Sky has slashed the price of its no-contract streaming service to $13.95 a month - making it more competive with Netflix, which recently jacked-up its pricing.

Neon draws heavily on Sky's NZ-exclusive contract with HBO, and features binge-worthy classic series like Game of Thrones, Big Little Lies and Chernobyl, plus movies like First Man and Bohemian Rhapsody.

Neon previously cost $20 a month for its full-blooded version, including TV and movies - although there was also $12/month version that only offered TV series. That option has now been axed, meaning some users will pay more. There is now only one plan - the $13.95 a month offer that includes all content.

Netflix recently bumped the monthly price of its Basic plan by 4 per cent to $11.99, its Standard plan by 13 per cent to $16.99 and its Premium plan by 19 per cent to $21.99.


Netflix $16.99 Standard plan is the most directly comparable to Neon. Both let you stream to up to two devices at once in HD (high definition).

The Spark-owned Lightbox lets you stream all the TV shows you like on a $12.99/month (two screens) or $15.99/month (four screens) plan. Movies cost between $4.99 and $6.99.

Amazon Prime, which charges Kiwis in US dollars, costs US$2.99 ($4.30) a month for your first six months then US$5.99 ($7.20).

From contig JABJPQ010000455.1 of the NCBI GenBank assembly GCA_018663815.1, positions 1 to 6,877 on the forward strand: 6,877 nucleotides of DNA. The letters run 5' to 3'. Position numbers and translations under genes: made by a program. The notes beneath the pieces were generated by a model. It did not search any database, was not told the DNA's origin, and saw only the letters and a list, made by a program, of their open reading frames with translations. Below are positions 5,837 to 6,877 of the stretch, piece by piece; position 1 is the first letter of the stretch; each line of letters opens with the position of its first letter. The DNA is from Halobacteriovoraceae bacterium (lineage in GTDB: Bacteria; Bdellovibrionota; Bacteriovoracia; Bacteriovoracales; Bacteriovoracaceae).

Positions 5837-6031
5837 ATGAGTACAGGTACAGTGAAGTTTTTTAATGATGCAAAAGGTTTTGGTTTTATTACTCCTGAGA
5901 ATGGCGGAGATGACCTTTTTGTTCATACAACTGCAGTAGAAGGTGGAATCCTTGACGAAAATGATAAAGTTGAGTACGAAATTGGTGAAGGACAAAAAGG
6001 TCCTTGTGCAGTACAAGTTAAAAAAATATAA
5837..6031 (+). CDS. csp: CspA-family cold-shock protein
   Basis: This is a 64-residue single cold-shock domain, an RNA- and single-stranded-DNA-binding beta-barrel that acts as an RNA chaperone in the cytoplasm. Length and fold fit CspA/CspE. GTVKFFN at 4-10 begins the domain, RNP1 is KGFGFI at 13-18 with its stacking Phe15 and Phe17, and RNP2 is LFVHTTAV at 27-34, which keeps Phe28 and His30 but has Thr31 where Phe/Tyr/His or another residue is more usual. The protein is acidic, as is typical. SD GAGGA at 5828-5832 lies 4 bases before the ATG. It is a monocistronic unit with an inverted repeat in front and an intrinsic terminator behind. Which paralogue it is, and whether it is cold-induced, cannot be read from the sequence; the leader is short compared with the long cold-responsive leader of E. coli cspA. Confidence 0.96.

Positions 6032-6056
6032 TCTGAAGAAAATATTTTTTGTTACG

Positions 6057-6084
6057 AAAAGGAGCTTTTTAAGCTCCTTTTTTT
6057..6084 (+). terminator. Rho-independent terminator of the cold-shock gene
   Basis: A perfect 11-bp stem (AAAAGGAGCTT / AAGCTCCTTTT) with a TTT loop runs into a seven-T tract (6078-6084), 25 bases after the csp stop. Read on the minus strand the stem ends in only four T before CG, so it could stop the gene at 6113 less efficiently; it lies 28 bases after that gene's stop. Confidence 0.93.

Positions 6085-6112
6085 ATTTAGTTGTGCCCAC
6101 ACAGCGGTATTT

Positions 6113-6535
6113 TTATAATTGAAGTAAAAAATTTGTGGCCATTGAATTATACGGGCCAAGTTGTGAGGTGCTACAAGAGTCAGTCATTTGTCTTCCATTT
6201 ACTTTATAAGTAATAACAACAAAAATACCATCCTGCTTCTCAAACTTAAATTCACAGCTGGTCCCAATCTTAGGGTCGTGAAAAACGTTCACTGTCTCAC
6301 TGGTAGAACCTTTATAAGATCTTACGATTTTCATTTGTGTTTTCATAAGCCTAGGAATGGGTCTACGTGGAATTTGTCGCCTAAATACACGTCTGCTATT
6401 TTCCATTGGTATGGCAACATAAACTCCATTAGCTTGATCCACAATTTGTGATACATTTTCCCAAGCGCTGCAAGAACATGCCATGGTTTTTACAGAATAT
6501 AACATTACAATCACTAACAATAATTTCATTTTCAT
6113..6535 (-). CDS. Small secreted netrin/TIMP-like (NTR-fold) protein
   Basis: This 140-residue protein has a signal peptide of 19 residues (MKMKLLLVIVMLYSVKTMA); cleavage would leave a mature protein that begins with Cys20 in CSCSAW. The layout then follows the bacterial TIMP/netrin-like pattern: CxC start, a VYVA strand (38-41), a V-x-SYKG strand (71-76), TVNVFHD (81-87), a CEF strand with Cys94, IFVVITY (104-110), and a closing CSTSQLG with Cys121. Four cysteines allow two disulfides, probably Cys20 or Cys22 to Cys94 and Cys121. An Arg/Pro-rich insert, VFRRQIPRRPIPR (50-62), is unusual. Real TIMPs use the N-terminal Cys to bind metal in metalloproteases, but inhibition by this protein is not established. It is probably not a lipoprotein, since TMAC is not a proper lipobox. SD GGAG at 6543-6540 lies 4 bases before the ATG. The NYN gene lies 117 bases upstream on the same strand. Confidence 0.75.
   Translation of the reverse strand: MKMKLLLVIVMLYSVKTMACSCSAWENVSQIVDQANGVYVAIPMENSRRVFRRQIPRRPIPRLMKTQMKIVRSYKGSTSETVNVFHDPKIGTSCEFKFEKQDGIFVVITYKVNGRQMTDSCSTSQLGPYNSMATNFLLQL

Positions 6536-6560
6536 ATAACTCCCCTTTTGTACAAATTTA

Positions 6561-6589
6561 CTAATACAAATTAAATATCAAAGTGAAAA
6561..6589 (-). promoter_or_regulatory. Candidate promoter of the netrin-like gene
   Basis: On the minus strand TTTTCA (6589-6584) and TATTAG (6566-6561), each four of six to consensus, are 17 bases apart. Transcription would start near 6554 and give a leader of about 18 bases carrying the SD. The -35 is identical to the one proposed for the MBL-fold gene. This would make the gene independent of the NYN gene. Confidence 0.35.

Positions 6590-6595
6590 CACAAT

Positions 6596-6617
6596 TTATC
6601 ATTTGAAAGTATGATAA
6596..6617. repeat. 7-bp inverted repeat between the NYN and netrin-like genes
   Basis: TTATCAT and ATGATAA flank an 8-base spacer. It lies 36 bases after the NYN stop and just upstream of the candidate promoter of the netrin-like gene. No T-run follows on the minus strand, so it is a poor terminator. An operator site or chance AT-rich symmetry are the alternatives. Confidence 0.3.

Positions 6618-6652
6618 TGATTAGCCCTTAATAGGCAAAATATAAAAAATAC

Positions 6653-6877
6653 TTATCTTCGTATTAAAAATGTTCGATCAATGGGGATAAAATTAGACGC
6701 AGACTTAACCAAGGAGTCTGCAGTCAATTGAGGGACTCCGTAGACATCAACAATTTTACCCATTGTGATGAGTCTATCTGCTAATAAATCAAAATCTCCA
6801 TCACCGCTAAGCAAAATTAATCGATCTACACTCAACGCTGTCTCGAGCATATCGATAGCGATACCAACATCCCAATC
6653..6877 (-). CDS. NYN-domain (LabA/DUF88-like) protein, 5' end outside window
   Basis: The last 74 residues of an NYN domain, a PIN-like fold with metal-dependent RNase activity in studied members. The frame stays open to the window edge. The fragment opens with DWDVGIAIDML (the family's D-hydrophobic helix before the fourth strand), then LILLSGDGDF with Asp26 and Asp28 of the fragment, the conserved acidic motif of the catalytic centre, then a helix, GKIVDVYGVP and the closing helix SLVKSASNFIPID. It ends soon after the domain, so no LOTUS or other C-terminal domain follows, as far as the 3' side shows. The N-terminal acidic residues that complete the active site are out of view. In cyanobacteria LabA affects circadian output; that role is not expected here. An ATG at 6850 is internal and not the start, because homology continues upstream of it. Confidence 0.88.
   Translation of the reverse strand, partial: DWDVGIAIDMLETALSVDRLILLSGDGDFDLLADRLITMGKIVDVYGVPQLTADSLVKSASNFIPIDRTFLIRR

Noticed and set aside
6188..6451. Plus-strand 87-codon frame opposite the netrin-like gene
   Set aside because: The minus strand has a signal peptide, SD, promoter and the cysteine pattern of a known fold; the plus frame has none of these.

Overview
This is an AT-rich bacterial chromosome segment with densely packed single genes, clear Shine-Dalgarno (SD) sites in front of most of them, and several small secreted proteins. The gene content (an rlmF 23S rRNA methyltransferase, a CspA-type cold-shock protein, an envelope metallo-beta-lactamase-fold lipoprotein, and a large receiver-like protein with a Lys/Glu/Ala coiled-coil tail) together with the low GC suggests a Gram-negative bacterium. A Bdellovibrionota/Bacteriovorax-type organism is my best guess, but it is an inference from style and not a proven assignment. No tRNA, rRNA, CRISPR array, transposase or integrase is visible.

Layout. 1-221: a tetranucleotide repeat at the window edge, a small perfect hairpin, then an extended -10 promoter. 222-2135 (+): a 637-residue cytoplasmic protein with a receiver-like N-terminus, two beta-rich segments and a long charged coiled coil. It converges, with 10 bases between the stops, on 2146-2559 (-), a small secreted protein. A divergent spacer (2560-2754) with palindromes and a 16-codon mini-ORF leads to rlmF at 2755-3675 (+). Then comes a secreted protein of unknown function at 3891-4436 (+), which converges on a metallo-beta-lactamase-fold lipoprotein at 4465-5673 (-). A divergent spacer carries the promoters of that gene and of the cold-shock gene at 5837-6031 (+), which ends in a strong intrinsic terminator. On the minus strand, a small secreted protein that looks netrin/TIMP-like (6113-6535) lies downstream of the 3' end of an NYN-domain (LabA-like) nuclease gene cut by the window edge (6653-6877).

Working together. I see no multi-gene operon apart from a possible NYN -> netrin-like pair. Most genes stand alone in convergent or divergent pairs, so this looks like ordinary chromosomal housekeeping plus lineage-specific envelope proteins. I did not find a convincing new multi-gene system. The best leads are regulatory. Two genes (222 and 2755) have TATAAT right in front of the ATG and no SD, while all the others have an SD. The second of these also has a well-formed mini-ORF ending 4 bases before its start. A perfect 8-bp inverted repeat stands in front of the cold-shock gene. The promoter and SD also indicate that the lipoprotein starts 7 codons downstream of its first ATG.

Disney Plus, which will hit NZ in November, will cost $9.99 a month or $99.99 a year.

Netflix is still the king in terms of having the most content, and being the only service that offers a 4K or Ultra High Definition option (on its $21.99/month four-screen plan).

Still, new Sky TV boss Martin Stewart is making good on his promise to make Neon more competitive and make up for lost time - a lot of lost time - in the streaming market.

But so far, only to a degree. Unlike Sky's sports streaming app, Sky Sport Now (formerly Fanpass), Neon has yet to appear as an Apple TV app - a popular platform with streaming fans. Sky said this morning that a Neon app for Apple TV was "under consideration." (See Neon's existing device support here).

At its recent full-year result, Stewart revealed Sky had written-off $38 million as it axed a decoder upgrade planned by former CEO John Fellet. The new boss prefers to re-focus investment on streaming.


Investors are still far from convinced. Sky shares closed yesterday at $1.12, hugging their all-time-low.